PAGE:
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#104 in Database interfaces

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mokuroku

Overview

This Rust crate is designed to provide a secondary index on top of the RocksDB key/value store, similar to what PouchDB does for LevelDB. Your application will provide implementations of the Document trait to suit the various types of data to be stored in the database, and this library will invoke the mapping function on those Document instances to produce index key/value pairs.

The behavior of this library is similar to PouchDB, albeit with an API suitable for the language. Unlike PouchDB, this library does not put any constraints on the format of the database records. As a result, the library relies on the application to provide the functions for deserializing records and invoking the emit() function with the secondary key and an optional value. To avoid unnecessary deserialization, the library will call Document.map() with each defined index name whenever the application calls the put() function on the Database instance.

Classification

What this library does exactly: the indices managed by this library are "stand-alone", meaning they are not embedded within the database files (e.g. zone maps or bloom filters). Additionally, the index is updated in a lazy fashion, meaning that changes are appended rather than eagerly merged on update. This description from [3] nicely captures the overall performance:

Here, each entry in the secondary indexes is a composite key consisting of (secondary key + primary key). The secondary lookup is a prefix search on secondary key, which can be implemented using regular range search on the index table. Here, writes and compactions are faster than "Lazy," but secondary attribute lookup may be slower as it needs to perform a range scan on the index table.

One difference from a simple composite index is that this library permits the application to emit a value along with the secondary key, in place of the null that would normally be the value in the secondary index.

Contributions Are Welcome

While the author has read a couple of relevant research papers, he is not by any means an expert in database technology. Likewise, his Rust skills may not be all that impressive either. If you wish to contribute, by all means, please do. Thank you in advance.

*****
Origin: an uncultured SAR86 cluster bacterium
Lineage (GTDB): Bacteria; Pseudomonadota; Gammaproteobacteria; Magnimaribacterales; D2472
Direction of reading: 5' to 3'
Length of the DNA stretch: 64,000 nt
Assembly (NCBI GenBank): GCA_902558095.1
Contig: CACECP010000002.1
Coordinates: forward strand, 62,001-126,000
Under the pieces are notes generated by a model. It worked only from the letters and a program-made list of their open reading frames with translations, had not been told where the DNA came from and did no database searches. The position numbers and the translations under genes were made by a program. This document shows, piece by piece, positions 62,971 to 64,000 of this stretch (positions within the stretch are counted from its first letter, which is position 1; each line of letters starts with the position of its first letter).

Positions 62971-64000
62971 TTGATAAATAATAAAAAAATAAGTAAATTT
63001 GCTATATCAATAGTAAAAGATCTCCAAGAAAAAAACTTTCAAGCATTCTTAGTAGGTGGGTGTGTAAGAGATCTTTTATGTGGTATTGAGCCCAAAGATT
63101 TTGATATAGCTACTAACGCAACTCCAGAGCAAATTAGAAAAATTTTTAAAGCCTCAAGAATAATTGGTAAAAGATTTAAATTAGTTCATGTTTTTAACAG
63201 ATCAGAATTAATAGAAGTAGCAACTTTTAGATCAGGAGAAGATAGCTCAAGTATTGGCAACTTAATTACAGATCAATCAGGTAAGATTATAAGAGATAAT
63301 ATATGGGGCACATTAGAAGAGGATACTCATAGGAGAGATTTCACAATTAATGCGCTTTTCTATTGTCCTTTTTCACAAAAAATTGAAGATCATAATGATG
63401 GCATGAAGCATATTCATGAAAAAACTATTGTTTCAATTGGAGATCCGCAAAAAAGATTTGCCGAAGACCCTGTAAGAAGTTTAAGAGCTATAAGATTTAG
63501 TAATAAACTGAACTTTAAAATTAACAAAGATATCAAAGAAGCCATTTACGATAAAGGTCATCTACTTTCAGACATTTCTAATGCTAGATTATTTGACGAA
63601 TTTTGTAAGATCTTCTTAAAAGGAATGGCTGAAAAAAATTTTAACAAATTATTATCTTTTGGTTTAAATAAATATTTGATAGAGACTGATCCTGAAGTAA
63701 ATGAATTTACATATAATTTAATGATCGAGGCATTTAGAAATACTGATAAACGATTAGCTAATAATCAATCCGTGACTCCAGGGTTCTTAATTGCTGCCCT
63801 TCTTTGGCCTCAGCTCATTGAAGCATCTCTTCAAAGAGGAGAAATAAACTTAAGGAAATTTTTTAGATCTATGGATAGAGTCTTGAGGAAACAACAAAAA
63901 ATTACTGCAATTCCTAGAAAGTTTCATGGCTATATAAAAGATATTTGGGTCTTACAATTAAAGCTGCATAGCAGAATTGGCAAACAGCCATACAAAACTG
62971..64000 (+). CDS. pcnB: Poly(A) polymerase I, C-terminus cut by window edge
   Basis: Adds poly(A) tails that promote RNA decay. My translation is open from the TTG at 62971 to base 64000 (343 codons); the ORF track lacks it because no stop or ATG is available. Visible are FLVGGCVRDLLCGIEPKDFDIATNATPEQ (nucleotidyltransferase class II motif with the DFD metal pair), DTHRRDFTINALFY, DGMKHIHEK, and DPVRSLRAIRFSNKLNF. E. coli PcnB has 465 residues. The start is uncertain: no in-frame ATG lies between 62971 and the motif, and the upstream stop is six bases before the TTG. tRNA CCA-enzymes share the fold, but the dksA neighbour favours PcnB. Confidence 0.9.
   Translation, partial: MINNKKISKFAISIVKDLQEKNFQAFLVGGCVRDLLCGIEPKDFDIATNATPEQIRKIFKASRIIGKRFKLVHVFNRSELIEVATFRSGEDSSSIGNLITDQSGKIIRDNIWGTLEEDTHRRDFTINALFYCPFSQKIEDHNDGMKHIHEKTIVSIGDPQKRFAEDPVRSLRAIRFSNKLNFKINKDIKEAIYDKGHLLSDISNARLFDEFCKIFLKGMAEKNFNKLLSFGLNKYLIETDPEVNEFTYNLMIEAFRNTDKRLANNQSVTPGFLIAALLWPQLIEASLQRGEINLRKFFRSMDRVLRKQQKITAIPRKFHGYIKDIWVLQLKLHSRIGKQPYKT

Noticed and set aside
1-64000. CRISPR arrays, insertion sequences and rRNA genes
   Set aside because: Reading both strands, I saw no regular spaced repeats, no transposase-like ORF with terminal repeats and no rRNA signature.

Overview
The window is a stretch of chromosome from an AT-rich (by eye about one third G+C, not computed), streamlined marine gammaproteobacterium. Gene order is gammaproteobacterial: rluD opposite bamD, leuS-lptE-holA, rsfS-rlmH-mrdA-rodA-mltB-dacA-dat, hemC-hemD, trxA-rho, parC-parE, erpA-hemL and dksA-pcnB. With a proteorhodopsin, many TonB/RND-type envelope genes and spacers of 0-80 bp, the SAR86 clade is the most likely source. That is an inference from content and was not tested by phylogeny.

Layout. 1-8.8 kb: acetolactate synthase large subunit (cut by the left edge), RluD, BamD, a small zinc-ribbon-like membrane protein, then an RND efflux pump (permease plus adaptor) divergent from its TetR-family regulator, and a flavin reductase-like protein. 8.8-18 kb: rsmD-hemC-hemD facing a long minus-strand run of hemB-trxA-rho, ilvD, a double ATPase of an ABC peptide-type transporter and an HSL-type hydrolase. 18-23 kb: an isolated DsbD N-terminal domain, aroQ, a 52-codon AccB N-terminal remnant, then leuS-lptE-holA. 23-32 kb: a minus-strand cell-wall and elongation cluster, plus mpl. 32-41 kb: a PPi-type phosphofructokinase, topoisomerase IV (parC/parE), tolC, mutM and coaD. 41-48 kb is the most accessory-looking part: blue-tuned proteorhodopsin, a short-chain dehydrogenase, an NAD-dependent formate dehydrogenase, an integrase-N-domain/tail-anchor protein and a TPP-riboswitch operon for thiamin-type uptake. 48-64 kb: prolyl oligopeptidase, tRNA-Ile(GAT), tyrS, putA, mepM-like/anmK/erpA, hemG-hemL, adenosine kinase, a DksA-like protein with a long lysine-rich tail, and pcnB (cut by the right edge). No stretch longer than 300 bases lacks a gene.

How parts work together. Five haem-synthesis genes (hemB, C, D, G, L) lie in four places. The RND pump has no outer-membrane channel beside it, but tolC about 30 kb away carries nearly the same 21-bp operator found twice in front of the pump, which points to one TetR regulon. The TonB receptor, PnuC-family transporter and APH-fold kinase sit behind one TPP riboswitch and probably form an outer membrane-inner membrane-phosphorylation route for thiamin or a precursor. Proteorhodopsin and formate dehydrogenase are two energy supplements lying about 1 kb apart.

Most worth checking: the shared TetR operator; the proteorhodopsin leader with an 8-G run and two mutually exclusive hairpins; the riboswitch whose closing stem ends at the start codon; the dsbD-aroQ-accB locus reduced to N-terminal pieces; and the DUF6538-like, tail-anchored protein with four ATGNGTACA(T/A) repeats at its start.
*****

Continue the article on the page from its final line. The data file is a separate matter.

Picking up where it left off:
Building and Testing

Prerequisites

  • Rust stable (2018 edition)

Building and Testing

These commands will build the library and run the tests.

$ cargo clean
$ cargo build
$ cargo test

Apple M1 Support

With the 0.16 release of rust-rocksdb this library supports building using the ARM64 target on the macOS platform since release 2.5.0.

Examples

See the full example in examples/tagged.rs, which creates a RocksDB database, adds a few records,establishes a secondary index, and queries that index using specific key values.

cargo run --example tagged

An example demonstrating numeric indices, examples/numdex.rs, utilizes the bitwise sort order preservation of base32hex, which also has the benefit of making the numeric keys "safe" for the composite key format of the secondary index. The key in the numdex index is the UTC milliseconds, and the query is for assets updated within a specific date range. Both the index keys and the query keys must be encoded, and it helps for the numbers to be in Big-endian order.

cargo run --example numdex

Quick Example

This code snippet is lifted from the aforementioned example. It shows the most basic usage of opening the database, adding records, and querying an index. Examples of the functions for generating the index keys and values are in the examples/tagged.rs example code.

let db_path = "my_database";
let views = vec!["tags".to_owned()];
let dbase = Database::open_default(Path::new(db_path), views, Box::new(mapper)).unwrap();
let documents = [
    Asset {
        key: String::from("asset/blackcat"),
        location: String::from("hawaii"),
        tags: vec![
            String::from("cat"),
            String::from("black"),
            String::from("tail"),
        ],
    },
    // ...
];
for document in documents.iter() {
    let key = document.key.as_bytes();
    let _ = dbase.put(&key, document);
}